J.D. Salinger published his first story in The New Yorker at age twenty-nine. Three years later came The Catcher in The Rye, a novel that has sold more than sixty-five million copies and achieved mythic status since its publication in 1951. Subsequent books introduced a new type in contemporary literature: the introspective, hyperarticulate Glass family, whose stage is the Upper East Side. Yet we still know little about Salinger’s personal life and less about his character.
This was by design. In 1953, determined to escape media attention, Salinger fled to New Hampshire, where he would live until his death in 2010. Even there, privacy proved elusive: aTime cover story; a memoir by Joyce Maynard (who dropped out of Yale as a freshman to move in with him); and a legal battle over an unauthorized biography, which darkened his last decades. Yet he continued to write, and is rumored to have left behind a mass of work that his estate intends to publish.
Thomas Beller, a novelist who grew up in Manhattan, is the ideal guide to Salinger’s world. He gives us a sense of life at The New Yorker (where he was once a staff writer) and a portrait of editor Gus Lobrano, whose relationship with Salinger has rarely been written about. He visits Salinger’s summer camp and the apartment buildings where the author lived. He reads the famous works with obsessive attention, finding in them an image of his own life experience. The result is a quest biography about learning to know yourself in order to know your subject. J.D. Salinger is the triumph of a rare literary form: biography as work of art.
“Beller offers a uniquely literary inquiry into the combatively reclusive and epically blocked author of The Catcher in the Rye and beloved short story collections…A fine and stirring portrait of a haunted literary artist.” —Booklist (starred review)
“Beller...focuses on the minutiae of Salinger’s existence, the small details that Shields' biography skimmed over.” —Lit Reactor
“Beller writes with intelligence and insight” —The Los Angeles Times
“Irresistible…endearing…lyrical and precise… J.D. Salinger is the story of the resonance of its subject, but it is also the story of a generous, humorous, sensitive writer, which is to say Thomas Beller. Not much escapes him.” —The New York Times Book Review“Rather than writing a straightforward biography, Beller (How to Be a Man) offers here an exceptionally well-researched, deeply felt, and thoughtful exploration of the elusive author’s history, in which he probes Salinger’s life and prickly familial ties, and their manifestation in his timeless characters and settings.” —Publishers Weekly
“In this genre-bending nonfiction delight, a Tulane prof and contributor to The New Yorker tells a story of literary obsession, deftly folding a slim Salinger bio into a memoir of his own pursuit of the elusive literary icon.” —The New Orleans Times-Picayune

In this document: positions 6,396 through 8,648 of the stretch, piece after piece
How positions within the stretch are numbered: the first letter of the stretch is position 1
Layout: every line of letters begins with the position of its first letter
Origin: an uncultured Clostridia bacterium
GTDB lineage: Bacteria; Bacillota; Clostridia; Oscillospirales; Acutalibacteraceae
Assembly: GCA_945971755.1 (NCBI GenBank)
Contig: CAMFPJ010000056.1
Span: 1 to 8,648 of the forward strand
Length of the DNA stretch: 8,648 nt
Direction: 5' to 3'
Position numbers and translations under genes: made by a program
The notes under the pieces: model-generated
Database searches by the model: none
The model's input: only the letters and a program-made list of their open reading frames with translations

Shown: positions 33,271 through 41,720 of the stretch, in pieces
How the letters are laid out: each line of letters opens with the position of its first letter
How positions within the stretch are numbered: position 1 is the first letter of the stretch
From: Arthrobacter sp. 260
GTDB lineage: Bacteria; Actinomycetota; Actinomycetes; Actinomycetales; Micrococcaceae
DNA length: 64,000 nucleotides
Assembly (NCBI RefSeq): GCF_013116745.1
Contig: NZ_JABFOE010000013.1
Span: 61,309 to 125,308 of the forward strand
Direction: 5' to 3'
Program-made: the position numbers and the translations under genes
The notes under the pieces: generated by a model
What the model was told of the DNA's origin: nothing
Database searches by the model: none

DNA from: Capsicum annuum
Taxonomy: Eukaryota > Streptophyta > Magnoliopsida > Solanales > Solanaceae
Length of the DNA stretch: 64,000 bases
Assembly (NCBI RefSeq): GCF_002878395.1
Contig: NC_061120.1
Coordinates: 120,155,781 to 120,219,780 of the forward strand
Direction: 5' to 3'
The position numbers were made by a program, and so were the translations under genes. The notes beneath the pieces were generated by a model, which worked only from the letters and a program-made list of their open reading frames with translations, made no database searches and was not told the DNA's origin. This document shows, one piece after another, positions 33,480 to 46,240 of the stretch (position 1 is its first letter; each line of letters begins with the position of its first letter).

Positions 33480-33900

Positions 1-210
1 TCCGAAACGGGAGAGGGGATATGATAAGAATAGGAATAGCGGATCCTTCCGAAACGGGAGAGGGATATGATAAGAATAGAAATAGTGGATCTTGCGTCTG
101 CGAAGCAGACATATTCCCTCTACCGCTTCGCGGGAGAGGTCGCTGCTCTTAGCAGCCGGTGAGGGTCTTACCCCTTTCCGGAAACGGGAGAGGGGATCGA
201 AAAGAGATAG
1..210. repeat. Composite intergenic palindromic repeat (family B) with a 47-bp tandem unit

“The objective, exhaustive biographies of Salinger have been published. Beller supplies us with what's needed now—a book that shines with a deep personal passion for the writer.”—Edmund White, author of Rimbaud: The Double Life of a Rebel and Marcel Proust: A Life
“In this mesmerizing brief biography, Thomas Beller captures in lively fashion the many sides of Salinger's complicated personality: the recluse, the distant father, the eccentric genius writer. And there is another personality here: the biographer himself, at once detective, story teller and acerbic critic rolled into one. It’s hugely readable; I couldn’t put it down.” —Patricia Bosworth, author of Jane Fonda: The Private Life of a Public Woman
“So engaging, so funny, so witty and intelligent and wise. I had not thought it possible to learn anything more about Salinger, but Beller has done it. —Philip Lopate, author of To Show and To Tell: The Craft of Literary Nonfiction and Portrait Inside My Head
“This book approaches J. D. Salinger's life and art from six or seven angles, all of them acute. Beller reveals his own sensibility along with his subject's, and the result is a wonderfully personal portrait, telling in every detail, gesture, remark and reflection." —Daniel Menaker, author of My Mistake
“It's hard to imagine a more perfect pairing of author and subject than Thomas Beller and J.D. Salinger. Beller is not just a close reader of Salinger but an intimate companion, an aficionado/scholar whose expansive curiosity, sharp insight, and wry self-awareness make The Escape Artist both a pleasure and an education.” —Meghan Daum, author of My Misspent Youth
About the Author
Thomas Beller's most recent book, "J.D. Salinger: The Escape Artist," won the New York City Book Award for Biographer/Memoir. Writing in the New York Times Book Review, Cathleen Schine called the book "sensitive and irresistible," "lyrical and precise," and concluded, "'J. D. Salinger' is the story of the resonance of its subject, but it is also the story of a generous, humorous, sensitive writer, which is to say, Thomas Beller. Not much escapes him."
Beller's previous books are a collection of stories, "Seduction Theory," "The Sleep-Over Artist," a novel; and "How to Be a Man: Scenes from a Protracted Boyhood," a collection of personal essays, many of which appeared in the New Yorker and The New York Times, publications to which he contributes regularly.